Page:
Sami Schalk on Bodyminds Reimagined: (Dis)ability, Race, and Gender in Black Women’s Speculative Fiction

Sami Schalk on Bodyminds Reimagined: (Dis)ability, Race, and Gender in Black Women’s Speculative Fiction

May 10, 2018

Sami Schalk wearing a purple shirt, next to her book Bodyminds Reimagined: (Dis)ability, Race, and Gender in Black Women's Speculative Fiction

Ideas on Fire and Cathy Hannabach are organizing this Author Meets Critics session at the 2018 Cultural Studies Association conference. Sami Schalk will be discussing her new book Bodyminds Reimagined. Come on by!

Sami Schalk

in conversation with Anastasia Karklina

an Author Meets Critics session

When: May 31, 2018. 3:15–4:45 pm ET

Where: Carnegie Mellon University, Pittsburgh, PA

Participants: Sami Schalk (featured author), Anastasia Karklina (discussant), and Cathy Hannabach (session chair)

Registration: Cultural Studies Association website

Listen to a recording of this event on episode 66 of the Imagine Otherwise podcast!

About Bodyminds Reimagined: (Dis)ability, Race, and Gender in Black Women’s Speculative Fiction

In Bodyminds Reimagined, Sami Schalk traces how black women’s speculative fiction complicates the understanding of bodyminds—the intertwinement of the mental and the physical—in the context of race, gender, and (dis)ability.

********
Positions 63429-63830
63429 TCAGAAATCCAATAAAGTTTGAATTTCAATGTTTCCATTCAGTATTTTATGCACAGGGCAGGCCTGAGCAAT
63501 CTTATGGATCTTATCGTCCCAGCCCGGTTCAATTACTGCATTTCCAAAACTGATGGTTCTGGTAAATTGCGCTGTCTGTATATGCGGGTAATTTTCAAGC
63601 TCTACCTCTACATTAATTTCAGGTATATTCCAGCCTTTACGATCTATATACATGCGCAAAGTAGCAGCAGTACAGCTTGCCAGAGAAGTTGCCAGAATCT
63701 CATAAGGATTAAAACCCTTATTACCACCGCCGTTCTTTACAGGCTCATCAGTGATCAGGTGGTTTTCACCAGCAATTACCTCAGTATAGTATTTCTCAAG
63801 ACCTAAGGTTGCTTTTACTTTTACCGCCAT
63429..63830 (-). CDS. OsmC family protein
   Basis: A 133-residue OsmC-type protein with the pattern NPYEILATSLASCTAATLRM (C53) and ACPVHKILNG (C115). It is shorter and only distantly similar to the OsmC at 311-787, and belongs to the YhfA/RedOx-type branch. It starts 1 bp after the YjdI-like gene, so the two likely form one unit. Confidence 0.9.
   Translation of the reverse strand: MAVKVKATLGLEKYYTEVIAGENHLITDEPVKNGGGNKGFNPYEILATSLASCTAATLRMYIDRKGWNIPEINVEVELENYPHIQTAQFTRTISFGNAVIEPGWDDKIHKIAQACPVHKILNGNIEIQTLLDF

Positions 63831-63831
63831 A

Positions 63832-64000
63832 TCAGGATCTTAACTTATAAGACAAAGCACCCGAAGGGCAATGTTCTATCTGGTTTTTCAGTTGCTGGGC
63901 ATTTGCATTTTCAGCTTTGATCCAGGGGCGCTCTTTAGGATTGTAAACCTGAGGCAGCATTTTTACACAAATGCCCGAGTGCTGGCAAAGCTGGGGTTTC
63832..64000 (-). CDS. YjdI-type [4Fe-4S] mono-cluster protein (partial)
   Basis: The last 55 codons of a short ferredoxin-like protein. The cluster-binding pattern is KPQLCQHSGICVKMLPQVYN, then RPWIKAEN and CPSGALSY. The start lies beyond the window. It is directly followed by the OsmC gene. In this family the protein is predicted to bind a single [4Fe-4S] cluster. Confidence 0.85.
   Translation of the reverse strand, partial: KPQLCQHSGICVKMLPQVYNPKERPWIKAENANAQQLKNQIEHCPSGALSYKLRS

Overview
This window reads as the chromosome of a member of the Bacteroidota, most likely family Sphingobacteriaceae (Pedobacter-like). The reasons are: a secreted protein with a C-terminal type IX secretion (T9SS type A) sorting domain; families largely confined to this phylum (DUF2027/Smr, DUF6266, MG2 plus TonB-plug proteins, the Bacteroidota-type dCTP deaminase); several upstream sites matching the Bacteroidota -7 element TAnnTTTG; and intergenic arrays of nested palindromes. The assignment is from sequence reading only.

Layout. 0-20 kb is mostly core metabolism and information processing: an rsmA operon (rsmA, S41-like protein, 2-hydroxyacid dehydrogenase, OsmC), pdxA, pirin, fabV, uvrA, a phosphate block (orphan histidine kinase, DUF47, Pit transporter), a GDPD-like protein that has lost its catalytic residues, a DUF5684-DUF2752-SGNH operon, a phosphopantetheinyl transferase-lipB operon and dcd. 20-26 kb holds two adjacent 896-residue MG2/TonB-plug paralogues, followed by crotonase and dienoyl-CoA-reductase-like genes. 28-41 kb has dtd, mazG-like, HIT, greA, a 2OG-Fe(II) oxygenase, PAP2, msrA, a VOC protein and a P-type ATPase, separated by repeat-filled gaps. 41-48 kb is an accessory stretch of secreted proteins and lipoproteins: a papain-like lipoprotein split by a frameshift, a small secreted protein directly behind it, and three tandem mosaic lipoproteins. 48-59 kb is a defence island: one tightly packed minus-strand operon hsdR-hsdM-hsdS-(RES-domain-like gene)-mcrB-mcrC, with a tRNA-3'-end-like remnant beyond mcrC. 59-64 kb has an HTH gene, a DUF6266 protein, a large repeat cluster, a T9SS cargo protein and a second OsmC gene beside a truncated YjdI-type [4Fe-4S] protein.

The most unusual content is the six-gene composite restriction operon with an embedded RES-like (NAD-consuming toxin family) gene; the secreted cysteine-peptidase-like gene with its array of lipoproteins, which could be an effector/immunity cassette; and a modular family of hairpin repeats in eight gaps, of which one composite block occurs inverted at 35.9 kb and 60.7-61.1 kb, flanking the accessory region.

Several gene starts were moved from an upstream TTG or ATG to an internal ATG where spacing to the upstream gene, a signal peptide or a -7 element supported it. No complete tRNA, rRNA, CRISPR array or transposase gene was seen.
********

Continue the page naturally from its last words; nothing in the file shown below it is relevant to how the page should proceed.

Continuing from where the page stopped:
Bridging black feminist theory with disability studies, Schalk demonstrates that this genre’s political potential lies in the authors’ creation of bodyminds that transcend reality’s limitations.

She reads (dis)ability in neo-slave narratives by Octavia Butler (Kindred) and Phyllis Alesia Perry (Stigmata) not only as representing the literal injuries suffered under slavery, but also as a metaphor for the legacy of racial violence. The fantasy worlds in works by N. K. Jemisin, Shawntelle Madison, and Nalo Hopkinson—where werewolves have obsessive-compulsive-disorder and blind demons can see magic—destabilize social categories and definitions of the human, calling into question the very nature of identity. In these texts, as well as in Butler’s Parable series, able-mindedness and able-bodiedness are socially constructed and upheld through racial and gendered norms.

Outlining (dis)ability’s centrality to speculative fiction, Schalk shows how these works open new social possibilities while changing conceptualizations of identity and oppression through nonrealist contexts.

About Sami Schalk

Sami Schalk is an assistant professor of Gender & Women’s Studies at University of Wisconsin-Madison. Her work focuses on the role of disability, race, and gender in contemporary American literature and culture, especially African American literature and women’s literature.

Sami’s first book, Bodyminds Reimagined: (Dis)ability, Race, and Gender in Black Women’s Speculative Fiction (Duke University Press, 2018) explores how black women writers of speculative fiction reimagine the possibilities and limits of bodyminds, changing and challenging the way we interpret and understand the categories of (dis)ability, race, and gender in the process.

Check out our other events at CSA this year

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